NewsMoldova is Waiting to Share it’s Treasures with Wine loving Post-Pandemic Travellers

Moldova is Waiting to Share it’s Treasures with Wine loving Post-Pandemic Travellers


The World Travel and Tourism Council has awarded over 20 Moldovan hotels, wineries and guesthouses with the COVID-19 Safe Travel Certificate.

If your travel plans always include destinations that offer new foods and wines, then Moldova may well be a sensible destination in the post-covid world. The least-visited country in Europe experienced an 83% drop in tourism since the pandemic gripped the world, has recently made steps in proving it’s safety, and eagerness to do business. 

The country offers many remarkable food-based experiences, from fine dining and tastings of award-winning wines at fairytale-like chateaus along the country’s wine route, to countless places offering traditional home-made food.

Moldova is one of the few countries in Europe where slow simple life is within reach, sustainable farming practices offer great produce, and the villages charm visitors with deep history and unspoiled nature.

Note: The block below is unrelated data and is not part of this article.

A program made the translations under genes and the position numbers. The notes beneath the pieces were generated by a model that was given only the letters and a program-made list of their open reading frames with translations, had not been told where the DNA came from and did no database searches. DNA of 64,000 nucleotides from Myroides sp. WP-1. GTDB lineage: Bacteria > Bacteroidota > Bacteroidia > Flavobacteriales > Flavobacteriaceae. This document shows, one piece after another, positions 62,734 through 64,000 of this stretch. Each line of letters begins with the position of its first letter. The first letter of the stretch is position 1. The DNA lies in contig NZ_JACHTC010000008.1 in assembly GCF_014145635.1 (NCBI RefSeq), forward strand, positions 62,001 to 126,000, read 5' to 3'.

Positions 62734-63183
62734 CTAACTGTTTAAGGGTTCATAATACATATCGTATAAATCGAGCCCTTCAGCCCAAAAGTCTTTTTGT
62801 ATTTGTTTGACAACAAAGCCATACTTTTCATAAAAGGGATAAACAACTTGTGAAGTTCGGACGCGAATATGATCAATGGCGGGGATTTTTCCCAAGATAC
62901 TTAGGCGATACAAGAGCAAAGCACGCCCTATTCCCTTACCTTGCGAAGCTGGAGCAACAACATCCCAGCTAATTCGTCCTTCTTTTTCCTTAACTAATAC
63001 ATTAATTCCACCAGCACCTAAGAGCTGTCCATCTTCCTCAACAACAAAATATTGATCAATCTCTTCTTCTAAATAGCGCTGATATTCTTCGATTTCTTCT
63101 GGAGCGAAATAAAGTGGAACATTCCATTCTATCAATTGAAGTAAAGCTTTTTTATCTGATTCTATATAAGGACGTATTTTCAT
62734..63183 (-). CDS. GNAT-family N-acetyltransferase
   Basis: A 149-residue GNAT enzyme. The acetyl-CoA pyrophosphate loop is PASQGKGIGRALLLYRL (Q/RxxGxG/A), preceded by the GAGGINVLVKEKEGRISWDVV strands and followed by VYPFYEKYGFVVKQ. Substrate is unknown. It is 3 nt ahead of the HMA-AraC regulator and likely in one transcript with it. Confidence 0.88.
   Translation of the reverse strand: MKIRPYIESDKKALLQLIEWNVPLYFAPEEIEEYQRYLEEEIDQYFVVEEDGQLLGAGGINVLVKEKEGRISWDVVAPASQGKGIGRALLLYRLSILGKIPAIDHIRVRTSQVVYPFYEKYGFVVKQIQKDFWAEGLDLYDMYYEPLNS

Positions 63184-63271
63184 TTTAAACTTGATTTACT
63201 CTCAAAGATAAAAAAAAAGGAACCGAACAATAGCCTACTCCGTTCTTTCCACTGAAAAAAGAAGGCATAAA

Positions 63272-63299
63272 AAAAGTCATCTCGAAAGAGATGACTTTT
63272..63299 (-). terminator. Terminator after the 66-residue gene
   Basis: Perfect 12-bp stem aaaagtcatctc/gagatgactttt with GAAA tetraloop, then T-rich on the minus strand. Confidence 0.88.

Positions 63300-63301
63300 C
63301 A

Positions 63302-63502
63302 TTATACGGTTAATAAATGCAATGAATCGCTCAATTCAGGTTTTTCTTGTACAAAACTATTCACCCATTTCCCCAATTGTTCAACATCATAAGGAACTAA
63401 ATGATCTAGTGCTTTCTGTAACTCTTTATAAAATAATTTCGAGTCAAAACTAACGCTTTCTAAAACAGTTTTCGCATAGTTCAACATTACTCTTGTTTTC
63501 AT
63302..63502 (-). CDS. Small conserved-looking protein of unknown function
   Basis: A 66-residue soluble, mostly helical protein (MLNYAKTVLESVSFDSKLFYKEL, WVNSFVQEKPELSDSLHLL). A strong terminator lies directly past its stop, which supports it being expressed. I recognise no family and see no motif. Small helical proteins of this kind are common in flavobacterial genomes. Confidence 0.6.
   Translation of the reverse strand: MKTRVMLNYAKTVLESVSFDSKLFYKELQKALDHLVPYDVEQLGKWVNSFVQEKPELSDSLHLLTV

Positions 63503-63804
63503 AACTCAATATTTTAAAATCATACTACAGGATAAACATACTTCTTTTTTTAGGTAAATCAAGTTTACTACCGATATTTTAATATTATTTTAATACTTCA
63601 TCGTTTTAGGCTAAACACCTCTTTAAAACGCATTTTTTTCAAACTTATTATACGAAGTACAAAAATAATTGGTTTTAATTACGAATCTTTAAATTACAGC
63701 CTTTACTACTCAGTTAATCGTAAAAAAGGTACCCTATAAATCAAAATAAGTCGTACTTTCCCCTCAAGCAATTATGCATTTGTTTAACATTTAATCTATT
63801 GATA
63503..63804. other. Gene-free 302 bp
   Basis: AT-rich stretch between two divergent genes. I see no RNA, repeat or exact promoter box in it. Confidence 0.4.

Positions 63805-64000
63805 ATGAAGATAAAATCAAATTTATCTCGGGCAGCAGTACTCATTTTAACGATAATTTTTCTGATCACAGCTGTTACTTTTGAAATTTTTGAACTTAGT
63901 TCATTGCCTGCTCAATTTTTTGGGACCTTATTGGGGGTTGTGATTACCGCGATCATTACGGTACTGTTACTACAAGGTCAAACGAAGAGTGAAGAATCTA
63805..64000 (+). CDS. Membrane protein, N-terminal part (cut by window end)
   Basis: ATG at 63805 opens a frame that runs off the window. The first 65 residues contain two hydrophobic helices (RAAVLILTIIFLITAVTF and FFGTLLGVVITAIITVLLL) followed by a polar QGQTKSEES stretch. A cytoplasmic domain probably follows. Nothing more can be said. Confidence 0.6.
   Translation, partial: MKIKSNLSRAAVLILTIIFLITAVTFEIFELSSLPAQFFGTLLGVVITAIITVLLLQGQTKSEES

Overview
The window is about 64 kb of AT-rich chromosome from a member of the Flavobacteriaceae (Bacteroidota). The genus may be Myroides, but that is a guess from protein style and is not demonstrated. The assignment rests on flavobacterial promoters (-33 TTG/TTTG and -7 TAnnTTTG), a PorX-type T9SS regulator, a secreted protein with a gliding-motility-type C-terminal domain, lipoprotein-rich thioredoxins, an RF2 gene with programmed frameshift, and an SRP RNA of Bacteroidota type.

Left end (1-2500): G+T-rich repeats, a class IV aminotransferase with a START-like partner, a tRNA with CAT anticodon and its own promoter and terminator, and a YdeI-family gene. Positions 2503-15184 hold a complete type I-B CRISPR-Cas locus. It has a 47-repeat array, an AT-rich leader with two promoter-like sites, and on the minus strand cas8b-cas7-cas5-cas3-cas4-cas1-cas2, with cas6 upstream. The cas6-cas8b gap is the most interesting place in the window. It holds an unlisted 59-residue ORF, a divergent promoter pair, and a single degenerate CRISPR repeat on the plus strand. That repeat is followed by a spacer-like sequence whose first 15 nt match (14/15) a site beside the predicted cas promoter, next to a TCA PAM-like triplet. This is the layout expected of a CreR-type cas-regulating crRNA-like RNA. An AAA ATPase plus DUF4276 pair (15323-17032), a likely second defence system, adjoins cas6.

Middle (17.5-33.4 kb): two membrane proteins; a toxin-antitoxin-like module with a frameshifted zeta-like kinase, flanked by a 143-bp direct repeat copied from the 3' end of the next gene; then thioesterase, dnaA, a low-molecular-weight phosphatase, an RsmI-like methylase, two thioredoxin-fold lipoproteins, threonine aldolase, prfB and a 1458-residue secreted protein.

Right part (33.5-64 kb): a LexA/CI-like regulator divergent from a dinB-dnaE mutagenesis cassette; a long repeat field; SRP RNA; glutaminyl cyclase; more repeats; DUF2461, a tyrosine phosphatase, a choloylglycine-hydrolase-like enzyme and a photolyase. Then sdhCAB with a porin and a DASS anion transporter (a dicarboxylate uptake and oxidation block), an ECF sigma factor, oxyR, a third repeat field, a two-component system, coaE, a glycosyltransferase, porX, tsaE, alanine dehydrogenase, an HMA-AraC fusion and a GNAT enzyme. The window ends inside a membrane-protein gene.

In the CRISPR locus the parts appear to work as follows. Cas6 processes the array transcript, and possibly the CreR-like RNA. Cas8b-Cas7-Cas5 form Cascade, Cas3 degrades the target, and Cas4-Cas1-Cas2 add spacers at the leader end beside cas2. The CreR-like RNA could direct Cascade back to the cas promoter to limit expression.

Between reflective moments and time spent on appreciating the finer foods and wines, the country also offers activities for the more adventurous traveling. With a landscape filled with centuries-old forest, there are opportunities to hike, kayak and bike. For those people with a more robust appetite there’s the chance to participate in the Cricova Cellars marathons – the largest underground wine cellar – recognized by the Guinness Book of World Records. 

This year Moldova will celebrate 30 years of independence, and so the Soviet architecture is still visible, especially in Transnistria. And the cultural output of the country is celebrated by the opening up of writers’ and artists’ homes which have been turned into museums. The house of Moldova’s foremost contemporary poet Grigore Vieru in the village of Pererâta, is an example of the economical and perfectly composed peasant architecture. Meanwhile, Russian poet Alexander Pushkin’s house in Chișinău, where he was exiled, is a sample of early 19th century urban history.

Perhaps it’s time to pop open a bottle of Modovan red wine and pour over a map as you plan your next overseas trip in the post-pandemic travel season. 

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